the essay that captured the process for many anthropologists was Claude Levi-
Strauss’ ‘‘The Effectiveness of Symbols.’’ The essay (Levi-Strauss, 1963) described
a Cuna woman struggling in childbirth. The shaman sang a song over her in which
he described the woman’s distress, and then the midwife’s decision to call for him;
that she ran along the forest paths to find him; that he came and burnt coca and
assembled the little wooden figurines he thought would help. Having described the
realistic setting of the intervention, the shaman’s song then went on to describe an
immaterial world in which good spirits (ngellum) marched up the woman’s birth
canal and battled with the bad spirits of the goddess who stole the woman’s soul.
The spirits win the battle, and restore good relations with the goddess: and the child
is born. Levi-Strauss emphasized the way the shaman shaped the woman’s

Everything occurs as though the shaman were trying to induce the sick woman . . . to
relive the initial situation through pain, in a very precise and intense way, and to
become psychologically aware of its smallest details. (1963, p. 188)

He emphasized the sensory specificity of the shaman’s song:

The cure begins with a historical account of the events that preceded it, and some
elements which might appear secondary . . . are treated with luxuriant detail as if they
were, so to speak, filmed in slow motion. (1963, p. 188)

He argued that the cure depended upon making what was unutterable expressible:
‘‘in making explicit a situation originally existing on the emotional level and
in rendering acceptable to the mind pains which the body refuses to tolerate’’
(1963, p. 192).
Levi-Strauss (1963) argued that the shaman’s intervention was fundamentally
similar to Freud’s early model for the efficacy of psychoanalysis, in which the
repressed unconscious was rendered into full awareness. That argument captures
something important. But it also leaves unexplained the problem of how the suf-
ferer actually becomes persuaded that the symbol represents his or her pain; the
problem of how the mythic symbol (the little good spirits) become ‘‘real.’’ In fact
one could describe the shaman’s actions more immediately as a means to direct
attention to the imagination and to make what was imagined more vivid, so that
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what the woman must imagine in order to effect a cure feels more persuasively
present. Certainly such an account would be a more direct rendering of the sha-
man’s actions. The shaman helps the woman to experience the spirits as real by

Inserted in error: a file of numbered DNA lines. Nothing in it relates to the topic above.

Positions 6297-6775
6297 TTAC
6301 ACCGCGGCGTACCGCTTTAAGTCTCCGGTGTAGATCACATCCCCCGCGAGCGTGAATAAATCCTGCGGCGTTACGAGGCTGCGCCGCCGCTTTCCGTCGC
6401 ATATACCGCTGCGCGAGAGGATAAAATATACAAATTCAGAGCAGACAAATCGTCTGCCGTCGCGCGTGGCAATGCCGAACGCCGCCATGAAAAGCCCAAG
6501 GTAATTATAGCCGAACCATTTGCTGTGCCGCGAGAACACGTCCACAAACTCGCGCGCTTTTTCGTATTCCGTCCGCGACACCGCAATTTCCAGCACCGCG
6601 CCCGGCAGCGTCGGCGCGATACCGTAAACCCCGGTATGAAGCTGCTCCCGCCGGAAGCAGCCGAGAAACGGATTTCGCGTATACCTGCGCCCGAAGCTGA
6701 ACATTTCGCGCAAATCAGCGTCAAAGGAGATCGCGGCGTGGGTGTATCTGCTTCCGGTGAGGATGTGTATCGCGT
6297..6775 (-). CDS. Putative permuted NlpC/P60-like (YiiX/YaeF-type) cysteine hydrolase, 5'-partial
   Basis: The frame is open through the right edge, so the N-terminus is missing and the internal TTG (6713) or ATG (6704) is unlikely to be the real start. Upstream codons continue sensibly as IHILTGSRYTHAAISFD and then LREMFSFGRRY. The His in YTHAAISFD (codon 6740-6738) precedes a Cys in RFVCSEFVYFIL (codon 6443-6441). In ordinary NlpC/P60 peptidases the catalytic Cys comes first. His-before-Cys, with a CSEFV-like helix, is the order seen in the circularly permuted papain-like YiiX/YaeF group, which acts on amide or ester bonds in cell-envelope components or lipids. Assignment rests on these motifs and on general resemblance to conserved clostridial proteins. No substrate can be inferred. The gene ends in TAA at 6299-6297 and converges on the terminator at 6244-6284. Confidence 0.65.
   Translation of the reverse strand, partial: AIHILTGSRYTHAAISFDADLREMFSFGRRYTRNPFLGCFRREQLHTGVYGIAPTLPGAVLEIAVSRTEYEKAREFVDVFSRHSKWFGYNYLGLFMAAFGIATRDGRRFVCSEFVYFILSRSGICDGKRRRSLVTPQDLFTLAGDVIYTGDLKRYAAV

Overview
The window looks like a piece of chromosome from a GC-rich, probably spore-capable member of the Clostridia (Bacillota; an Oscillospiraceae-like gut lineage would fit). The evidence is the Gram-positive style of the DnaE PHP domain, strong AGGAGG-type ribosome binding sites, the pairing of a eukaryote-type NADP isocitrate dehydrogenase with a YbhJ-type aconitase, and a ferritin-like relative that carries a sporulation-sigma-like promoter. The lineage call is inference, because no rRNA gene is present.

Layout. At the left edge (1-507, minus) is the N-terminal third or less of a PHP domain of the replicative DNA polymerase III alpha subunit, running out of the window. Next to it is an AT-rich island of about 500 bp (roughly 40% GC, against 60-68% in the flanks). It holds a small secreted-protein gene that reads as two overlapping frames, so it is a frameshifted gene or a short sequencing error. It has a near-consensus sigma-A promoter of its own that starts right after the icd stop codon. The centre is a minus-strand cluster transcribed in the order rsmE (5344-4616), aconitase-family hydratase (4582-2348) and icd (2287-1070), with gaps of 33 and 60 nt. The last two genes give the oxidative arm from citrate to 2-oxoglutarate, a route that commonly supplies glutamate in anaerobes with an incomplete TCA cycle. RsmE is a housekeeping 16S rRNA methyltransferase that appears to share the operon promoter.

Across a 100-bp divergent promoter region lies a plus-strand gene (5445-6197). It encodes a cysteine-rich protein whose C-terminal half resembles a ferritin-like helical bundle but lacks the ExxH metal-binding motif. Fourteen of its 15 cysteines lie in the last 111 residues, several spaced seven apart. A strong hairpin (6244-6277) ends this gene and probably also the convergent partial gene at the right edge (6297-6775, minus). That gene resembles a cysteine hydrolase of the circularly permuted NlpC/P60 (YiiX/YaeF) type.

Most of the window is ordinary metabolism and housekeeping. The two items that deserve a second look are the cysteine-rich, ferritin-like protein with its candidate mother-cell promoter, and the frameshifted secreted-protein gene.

drawing her attention to them and telling her that they are real; incorporating them
into the narrative without any break from the previous realistic description; giving
them vividness; and creating interaction.
If we focus our attention not on the emotional transformation which Levi-
Strauss and Dow (and later Thomas Csordas [1994]) rightly took to be important,
and instead ask what the Cuna shaman did to make the immaterial spirits more
present for the woman, we see four steps:

1. Expectancy: The shaman tells the suffering woman that the spirits will
2. Epistemic ambiguity: The shaman moves the narrative from describing some-
thing real to the eye to describing something that can be seen only with the
mind’s eye. He does not seem to distinguish between the reality of the immaterial
and the material, but weaves them together, the technique which in modern
literature is called magical realism.
3. Sensory enhancement: The shaman describes the visual details and sounds of the
good spirits so that the woman can see them for herself—their pointed hats,
their loud cries, their bristling, sharp-pointed spears.
4. Engagement: The shaman invites the woman to interact with the spirits. She does
not talk to them, but they are, after all, walking up her vagina and fighting at her

These are techniques which help to make what must be imagined more real.
They are important because the emotional transformation of symbolic healing can
only take place if the symbol is experienced as having external agency; if it seems
authentically real to the person experiencing the pain. The problem is not one of
belief, but of experience. The woman no doubt believes in the spirits, whatever
complicated nuances we might use to interpret the term ‘‘belief’’ (Needham, 1972).
But she needs to be able to experience them as real in her life in this particular time
and place, just as a Christian might believe in God in general but needs help in
experiencing God as responding specifically and in real time to his cry of pain. The
shaman must make the spirits present to her.
I suggest that this making-real is one of the most important roles of Christian

If you put to one side the theological purpose and supernatural efficacy of prayer,
prayer first and foremost changes the way the person praying uses his or her mind
and helps to make what is imagined more real. The central (non-theological) act of
prayer is paying attention to internal experience—thoughts, images, and the
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awareness of your body—and treating these sensations as important in themselves

rather than as distractions from the business of your life1. In some sense, of course,
we do this all the time. When we work through things in our mind, when we reenact
a conversation, when we daydream, we are paying attention to our inner experi-
ence. But prayer asks the person praying to treat those thoughts not as private,
internal musings, but as in some sense public and external speech: they are con-